14. LilacGardenia


    I'm a student, so I'm basically working so I can one day work in a career that pays me to work instead of me paying tuition to do work. :D My tuition payment is like $16,000 a year with about $700 additional costs for lab materials and textbooks. I resell my books, so that $700 really ends up only being about $400 which my grandparents pay for (they're really into reading and education and always bought the grand kids some sort of books, so now that I'm in college they buy my textbooks). This really helps a lot. In addition, my parents pay my tuition, but I chip in with my scholarships. I take a pretty hefty course load, so I don't work at the moment, but I do work when I'm not in school. I used to tutor people in high school, and I still eBay. I'm very conservative and have always been -- I cut coupons and head for the sales when I shop. My family will get like $250 worth of groceries for $100 just by clipping coupons, and checking when the sales are. As for clothes and other necessities, I also use coupons, head for the sales and season clearance sales, I also get a lot of amazing deals at thrift stores (they really aren't as shabby as the sound, I get gently used or like new name brand stuff for 10-20% of the original price). So in the end, I end up getting the same things as other students that work while going to school, I just don't actually work, I'm simply really smart with my spending. I have friends that work 15 hours a week just so they can keep up with the latest expensive clothes and go to concerts, I think it's insane... errr, not my cup of tea. I definitely recommend being conservative with your dollar and looking for sales and coupons, it really makes a difference.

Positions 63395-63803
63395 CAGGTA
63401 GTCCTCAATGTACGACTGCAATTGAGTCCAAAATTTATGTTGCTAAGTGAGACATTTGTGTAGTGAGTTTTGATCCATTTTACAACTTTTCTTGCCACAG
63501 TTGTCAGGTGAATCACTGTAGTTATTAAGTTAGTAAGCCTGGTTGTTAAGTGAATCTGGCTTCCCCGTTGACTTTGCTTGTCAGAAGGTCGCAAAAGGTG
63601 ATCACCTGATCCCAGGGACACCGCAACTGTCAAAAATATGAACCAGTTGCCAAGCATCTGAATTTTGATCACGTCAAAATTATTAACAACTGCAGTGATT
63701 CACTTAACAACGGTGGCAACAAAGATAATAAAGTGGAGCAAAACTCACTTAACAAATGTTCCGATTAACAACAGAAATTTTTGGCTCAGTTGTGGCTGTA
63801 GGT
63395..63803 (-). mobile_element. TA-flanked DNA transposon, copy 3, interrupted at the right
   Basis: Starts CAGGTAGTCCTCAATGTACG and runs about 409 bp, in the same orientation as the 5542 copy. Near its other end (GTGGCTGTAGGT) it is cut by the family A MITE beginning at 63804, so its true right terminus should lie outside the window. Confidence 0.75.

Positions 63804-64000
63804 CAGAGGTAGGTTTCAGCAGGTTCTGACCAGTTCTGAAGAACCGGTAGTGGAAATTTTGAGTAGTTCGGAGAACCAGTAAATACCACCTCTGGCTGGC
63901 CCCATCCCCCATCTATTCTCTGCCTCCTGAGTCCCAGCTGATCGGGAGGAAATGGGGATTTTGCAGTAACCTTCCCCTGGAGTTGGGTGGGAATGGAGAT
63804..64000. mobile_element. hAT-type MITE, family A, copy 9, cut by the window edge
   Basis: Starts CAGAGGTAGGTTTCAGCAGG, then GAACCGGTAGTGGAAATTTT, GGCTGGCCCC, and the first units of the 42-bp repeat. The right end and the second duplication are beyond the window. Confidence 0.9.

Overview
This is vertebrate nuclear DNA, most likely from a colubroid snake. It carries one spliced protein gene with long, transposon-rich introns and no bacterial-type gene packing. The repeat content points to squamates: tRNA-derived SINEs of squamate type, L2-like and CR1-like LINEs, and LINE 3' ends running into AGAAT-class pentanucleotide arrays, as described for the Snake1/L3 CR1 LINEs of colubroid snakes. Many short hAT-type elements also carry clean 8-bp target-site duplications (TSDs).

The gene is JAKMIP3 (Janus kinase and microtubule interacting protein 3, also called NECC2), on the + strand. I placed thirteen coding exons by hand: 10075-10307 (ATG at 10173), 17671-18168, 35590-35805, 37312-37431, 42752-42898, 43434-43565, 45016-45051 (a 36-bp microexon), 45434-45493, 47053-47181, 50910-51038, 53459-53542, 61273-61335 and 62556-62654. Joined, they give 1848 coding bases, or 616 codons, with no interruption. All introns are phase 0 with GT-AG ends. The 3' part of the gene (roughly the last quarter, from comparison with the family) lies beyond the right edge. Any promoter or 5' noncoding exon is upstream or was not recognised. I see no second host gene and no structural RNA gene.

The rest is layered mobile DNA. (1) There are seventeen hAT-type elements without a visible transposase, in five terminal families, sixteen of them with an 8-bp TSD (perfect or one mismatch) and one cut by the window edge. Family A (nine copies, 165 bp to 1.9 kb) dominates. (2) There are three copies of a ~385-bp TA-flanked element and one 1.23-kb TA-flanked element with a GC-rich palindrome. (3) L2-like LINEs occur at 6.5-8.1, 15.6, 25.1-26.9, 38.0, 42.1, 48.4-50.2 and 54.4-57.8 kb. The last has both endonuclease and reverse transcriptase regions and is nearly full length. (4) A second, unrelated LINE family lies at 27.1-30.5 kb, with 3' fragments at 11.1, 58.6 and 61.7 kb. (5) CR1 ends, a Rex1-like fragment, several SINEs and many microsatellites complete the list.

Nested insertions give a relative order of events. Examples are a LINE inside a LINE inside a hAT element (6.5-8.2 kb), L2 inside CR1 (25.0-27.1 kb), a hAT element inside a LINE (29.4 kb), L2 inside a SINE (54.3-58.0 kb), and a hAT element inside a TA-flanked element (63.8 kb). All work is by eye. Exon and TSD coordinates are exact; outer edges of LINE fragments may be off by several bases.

It bugs me that so many amazing people (including myself) could be offering the world so much more if it weren't for this disease. I especially feel bad for those worse off than myself, while my life has been significantly impacted by this, I have the pleasure of getting out of bed everyday and going to class even if it does mean taking an 80% over a 100% and dedicating most of my time to it, I'll still get my degree. I feel like this is also a lesson in what's really important. getting all A's seems more ego beneficial than in favor of academic and career benefits (you still can be just as good or better as a B student than the A student). If I got on to research treat brain damage (as i wish to do), all have the ability to actually feel with the patient what it's like to experience it. Having this empathy helps tie you closer to the cause. Imagine if the CFS researchers had some form of CFS that still allowed them to somehow manage to do what they do, or had a close friend or loved one with it, I think they'd be more driven to find a viable treatment and better understand what it's really like for the patient.